Chapter 11   Optimization Series, Purchase Order and Stock Size

In this Chapter 11 of ‘Business Economics VI Groundbreaking’, you will become familiar with the existence of functions; by drawing them and calculating them, certain problems can be solved. No two cars, to give just one example, are exactly the same nowadays. The production of series has, where possible, been reduced to single-piece manufacture from before the industrial revolution, but that applies especially to end products. These end products are usually composed of standard components, which are produced in series. Usually with the help of machines, which have to be changed after such a series in order to make something else (possibly a different size, a different color, a different type). Conversion takes time and changeover time implies changeover costs. The less change, the less changeover costs, but the longer the series, in other words larger stocks and stocks bring with them stock costs.
Long series: high inventory costs and few changeover costs.
Shorter series: less inventory costs but more changeover costs.
There must be an optimum somewhere. The same problem occurs in more situations. Consider, for example, a retail trade that purchases goods from the wholesale, on order. The ordering operations, checking deliveries, handling invoices and the like, it all costs the same whether much or little is ordered. Ordering costs, regardless of the batch size and inventory costs depending on the batch size. To solve the problem, there is already something in the aforementioned toolbox of the Operations Research, or something tailor-made can be made for it. In the handbooks, an example is known as Camp’s formula.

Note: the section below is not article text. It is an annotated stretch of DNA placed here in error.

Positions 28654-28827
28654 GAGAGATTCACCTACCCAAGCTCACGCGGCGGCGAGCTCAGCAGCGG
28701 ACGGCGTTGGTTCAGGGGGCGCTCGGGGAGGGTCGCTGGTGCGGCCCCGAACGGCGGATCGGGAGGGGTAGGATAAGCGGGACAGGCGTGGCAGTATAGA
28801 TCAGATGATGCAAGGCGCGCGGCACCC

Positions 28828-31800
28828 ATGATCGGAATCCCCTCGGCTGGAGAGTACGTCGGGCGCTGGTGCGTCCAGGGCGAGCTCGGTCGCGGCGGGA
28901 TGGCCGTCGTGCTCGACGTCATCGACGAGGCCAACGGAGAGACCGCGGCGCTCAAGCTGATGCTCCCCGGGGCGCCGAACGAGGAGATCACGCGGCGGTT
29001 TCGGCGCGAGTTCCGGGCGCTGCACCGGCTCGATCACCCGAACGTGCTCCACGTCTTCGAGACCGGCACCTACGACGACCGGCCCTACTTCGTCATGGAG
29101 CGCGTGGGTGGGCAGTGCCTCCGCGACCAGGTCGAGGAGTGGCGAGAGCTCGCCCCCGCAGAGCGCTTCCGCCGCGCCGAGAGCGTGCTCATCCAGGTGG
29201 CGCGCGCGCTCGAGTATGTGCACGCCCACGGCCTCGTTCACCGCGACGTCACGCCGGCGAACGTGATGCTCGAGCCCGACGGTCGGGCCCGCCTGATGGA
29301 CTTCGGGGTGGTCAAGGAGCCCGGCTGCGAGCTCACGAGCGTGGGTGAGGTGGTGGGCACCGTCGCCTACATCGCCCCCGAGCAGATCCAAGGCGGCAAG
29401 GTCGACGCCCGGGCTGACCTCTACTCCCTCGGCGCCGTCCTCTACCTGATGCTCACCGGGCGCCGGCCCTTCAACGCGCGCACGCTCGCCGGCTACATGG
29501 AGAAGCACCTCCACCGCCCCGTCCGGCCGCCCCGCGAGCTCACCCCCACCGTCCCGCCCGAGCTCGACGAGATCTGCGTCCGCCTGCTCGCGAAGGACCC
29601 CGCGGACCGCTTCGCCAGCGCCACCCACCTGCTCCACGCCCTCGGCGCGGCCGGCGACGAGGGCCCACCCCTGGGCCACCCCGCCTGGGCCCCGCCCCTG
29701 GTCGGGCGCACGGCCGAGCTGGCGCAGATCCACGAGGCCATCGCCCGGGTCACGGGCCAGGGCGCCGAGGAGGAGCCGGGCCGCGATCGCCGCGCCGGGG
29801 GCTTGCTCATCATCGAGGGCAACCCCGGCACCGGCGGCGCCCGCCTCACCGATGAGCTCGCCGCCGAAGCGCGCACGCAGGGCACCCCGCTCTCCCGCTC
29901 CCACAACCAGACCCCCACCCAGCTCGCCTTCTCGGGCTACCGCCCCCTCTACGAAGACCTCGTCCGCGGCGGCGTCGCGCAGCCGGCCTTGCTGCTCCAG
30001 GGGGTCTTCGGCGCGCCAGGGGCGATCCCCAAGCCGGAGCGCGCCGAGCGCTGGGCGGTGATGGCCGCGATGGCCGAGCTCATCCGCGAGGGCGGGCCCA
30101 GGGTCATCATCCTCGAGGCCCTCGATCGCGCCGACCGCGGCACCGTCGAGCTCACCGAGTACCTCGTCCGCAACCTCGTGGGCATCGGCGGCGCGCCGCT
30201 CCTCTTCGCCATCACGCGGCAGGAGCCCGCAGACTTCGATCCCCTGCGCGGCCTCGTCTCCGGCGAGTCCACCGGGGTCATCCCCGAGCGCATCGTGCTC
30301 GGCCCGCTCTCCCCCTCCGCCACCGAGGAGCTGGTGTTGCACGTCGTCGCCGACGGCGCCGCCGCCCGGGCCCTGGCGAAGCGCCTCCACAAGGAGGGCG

At what point are we now on the cost function and what can be gained by moving towards the minimum? Is it possible to win a lot or only a little by shifting something, in other words how steep is the curve on the spot? Nothing changes to the curve itself and therefore the place of the minimum. That curve and that minimum do not depend on our (current) limitations in inventory space or available money or otherwise. There will probably be a non-ideal x with which we will have to work for now. What should we aim for? That’s the question. Insight into the course of such a curve, that’s what it’s about. The total costs y are a function of the series size x:  y = f(x). The minimum of y is easy to find by differentiating and setting the derivative y’ equal to zero (this derivative ‘is the tangent’ to the function f(x)) and where this tangent line runs horizontally, the directional coefficient is zero, the function generally reaches a peak or a trough, and in this case it is clear, the minimum. See APPENDIX: Mathematical Differentiation. This has been added to Chapter 11 of ‘Business Economics VI Groundbreaking’ because some knowledge of mathematics, of analysis, of differentiation, is desperately needed.

This book harshly criticizes out-of-date Business Economics textbooks.

You are very poorly trained in business economics even at Business Schools that ignore ‘Business Economics VI Groundbreaking’.

A self-study book, hardly needing a teacher. Necessary also for many managers in companies to improve their own performance.
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